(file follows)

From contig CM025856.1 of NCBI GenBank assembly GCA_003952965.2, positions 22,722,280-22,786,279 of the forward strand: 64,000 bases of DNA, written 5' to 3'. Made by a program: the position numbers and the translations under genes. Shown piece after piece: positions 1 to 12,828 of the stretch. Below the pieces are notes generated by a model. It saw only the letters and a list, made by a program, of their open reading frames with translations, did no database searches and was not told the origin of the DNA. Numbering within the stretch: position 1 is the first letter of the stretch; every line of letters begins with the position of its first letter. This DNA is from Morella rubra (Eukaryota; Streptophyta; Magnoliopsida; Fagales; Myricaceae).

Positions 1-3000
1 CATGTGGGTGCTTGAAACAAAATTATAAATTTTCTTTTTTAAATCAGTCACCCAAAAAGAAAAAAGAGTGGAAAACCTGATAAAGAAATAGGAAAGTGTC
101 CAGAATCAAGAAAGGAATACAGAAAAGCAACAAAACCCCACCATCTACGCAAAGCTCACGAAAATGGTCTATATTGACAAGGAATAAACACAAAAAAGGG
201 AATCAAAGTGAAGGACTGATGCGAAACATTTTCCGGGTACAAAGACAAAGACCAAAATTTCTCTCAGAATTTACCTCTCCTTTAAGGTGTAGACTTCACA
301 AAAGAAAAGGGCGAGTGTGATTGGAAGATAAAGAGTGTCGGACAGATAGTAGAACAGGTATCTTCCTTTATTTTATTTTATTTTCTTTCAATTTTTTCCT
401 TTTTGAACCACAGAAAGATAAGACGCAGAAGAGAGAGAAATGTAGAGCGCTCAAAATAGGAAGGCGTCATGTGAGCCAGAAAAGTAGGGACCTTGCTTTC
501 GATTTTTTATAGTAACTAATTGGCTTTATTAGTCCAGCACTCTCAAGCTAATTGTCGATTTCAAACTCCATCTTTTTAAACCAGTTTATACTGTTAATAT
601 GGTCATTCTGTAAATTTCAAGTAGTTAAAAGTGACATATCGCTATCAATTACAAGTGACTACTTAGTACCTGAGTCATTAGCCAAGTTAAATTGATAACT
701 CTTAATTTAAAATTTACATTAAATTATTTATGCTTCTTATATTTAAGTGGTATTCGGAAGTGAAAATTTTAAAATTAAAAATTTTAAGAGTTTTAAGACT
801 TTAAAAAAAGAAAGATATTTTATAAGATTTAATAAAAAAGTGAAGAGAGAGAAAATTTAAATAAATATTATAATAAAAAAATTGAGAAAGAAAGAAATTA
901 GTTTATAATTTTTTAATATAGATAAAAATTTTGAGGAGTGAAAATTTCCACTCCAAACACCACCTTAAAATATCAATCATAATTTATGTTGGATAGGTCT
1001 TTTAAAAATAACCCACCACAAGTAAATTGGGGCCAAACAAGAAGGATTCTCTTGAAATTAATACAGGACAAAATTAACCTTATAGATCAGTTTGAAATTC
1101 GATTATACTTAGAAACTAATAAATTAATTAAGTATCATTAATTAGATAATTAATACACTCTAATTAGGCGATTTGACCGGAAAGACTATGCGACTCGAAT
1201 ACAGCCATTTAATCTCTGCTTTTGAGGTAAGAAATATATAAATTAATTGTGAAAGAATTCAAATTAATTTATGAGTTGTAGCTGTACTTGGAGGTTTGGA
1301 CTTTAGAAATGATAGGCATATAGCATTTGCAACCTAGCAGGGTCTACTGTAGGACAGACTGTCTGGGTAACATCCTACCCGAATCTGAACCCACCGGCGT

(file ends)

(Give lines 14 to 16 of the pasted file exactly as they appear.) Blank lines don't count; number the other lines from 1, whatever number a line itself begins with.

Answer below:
1101 GATTATACTTAGAAACTAATAAATTAATTAAGTATCATTAATTAGATAATTAATACACTCTAATTAGGCGATTTGACCGGAAAGACTATGCGACTCGAAT
1201 ACAGCCATTTAATCTCTGCTTTTGAGGTAAGAAATATATAAATTAATTGTGAAAGAATTCAAATTAATTTATGAGTTGTAGCTGTACTTGGAGGTTTGGA
1301 CTTTAGAAATGATAGGCATATAGCATTTGCAACCTAGCAGGGTCTACTGTAGGACAGACTGTCTGGGTAACATCCTACCCGAATCTGAACCCACCGGCGT